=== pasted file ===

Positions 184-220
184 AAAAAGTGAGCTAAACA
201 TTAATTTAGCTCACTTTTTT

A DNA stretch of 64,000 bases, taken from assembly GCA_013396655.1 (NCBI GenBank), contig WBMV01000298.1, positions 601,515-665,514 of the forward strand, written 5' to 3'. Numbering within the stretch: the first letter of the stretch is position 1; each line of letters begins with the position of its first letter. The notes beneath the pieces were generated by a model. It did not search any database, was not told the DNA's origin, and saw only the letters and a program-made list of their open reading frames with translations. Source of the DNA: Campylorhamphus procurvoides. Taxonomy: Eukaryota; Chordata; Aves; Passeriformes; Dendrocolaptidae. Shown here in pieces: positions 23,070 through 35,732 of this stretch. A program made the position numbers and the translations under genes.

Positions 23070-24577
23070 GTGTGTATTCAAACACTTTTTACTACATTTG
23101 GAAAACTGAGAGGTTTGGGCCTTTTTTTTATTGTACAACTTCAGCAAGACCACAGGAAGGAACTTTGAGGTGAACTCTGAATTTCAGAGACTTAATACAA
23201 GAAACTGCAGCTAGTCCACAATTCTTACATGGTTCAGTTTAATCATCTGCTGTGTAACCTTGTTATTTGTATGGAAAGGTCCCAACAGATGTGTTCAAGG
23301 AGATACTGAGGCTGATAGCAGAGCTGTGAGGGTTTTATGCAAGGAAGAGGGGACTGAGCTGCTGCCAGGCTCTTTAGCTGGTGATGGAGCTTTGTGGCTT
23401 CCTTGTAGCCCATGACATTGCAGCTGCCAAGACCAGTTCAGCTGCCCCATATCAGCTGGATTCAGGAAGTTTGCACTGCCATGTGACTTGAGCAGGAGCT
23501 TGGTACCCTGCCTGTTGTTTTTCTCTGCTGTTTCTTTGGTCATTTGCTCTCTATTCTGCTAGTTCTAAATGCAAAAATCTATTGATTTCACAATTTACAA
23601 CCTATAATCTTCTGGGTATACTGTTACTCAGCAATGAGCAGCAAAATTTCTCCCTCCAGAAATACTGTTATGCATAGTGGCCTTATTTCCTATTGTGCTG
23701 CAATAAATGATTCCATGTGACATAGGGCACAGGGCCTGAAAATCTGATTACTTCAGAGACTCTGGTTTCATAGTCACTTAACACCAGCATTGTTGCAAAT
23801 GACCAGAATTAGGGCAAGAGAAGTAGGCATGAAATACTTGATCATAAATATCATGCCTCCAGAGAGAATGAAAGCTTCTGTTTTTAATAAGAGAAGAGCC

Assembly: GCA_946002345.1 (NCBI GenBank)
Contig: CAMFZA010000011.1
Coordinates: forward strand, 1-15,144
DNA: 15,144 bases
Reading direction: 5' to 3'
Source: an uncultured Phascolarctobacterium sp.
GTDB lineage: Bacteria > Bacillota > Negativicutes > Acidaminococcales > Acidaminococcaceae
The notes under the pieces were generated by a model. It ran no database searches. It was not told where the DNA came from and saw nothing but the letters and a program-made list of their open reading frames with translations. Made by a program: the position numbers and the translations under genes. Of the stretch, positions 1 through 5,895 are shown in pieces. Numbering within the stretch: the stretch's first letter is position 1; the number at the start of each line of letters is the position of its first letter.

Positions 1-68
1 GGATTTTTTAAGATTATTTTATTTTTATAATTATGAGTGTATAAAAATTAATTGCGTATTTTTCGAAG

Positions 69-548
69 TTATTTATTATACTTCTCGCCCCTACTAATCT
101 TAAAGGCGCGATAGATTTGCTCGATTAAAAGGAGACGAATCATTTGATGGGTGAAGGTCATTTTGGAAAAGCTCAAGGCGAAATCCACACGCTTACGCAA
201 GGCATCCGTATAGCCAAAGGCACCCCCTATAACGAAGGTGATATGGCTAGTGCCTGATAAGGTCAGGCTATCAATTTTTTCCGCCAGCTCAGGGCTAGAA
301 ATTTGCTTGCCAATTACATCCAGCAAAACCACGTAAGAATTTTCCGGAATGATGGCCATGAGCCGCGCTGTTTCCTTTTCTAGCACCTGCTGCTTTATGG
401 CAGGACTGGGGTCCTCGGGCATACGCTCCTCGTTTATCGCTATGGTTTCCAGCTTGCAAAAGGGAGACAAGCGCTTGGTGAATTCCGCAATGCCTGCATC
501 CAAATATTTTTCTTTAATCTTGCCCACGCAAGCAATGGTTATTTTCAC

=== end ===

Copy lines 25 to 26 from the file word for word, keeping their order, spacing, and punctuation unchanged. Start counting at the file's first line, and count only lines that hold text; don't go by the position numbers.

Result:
Positions 69-548
69 TTATTTATTATACTTCTCGCCCCTACTAATCT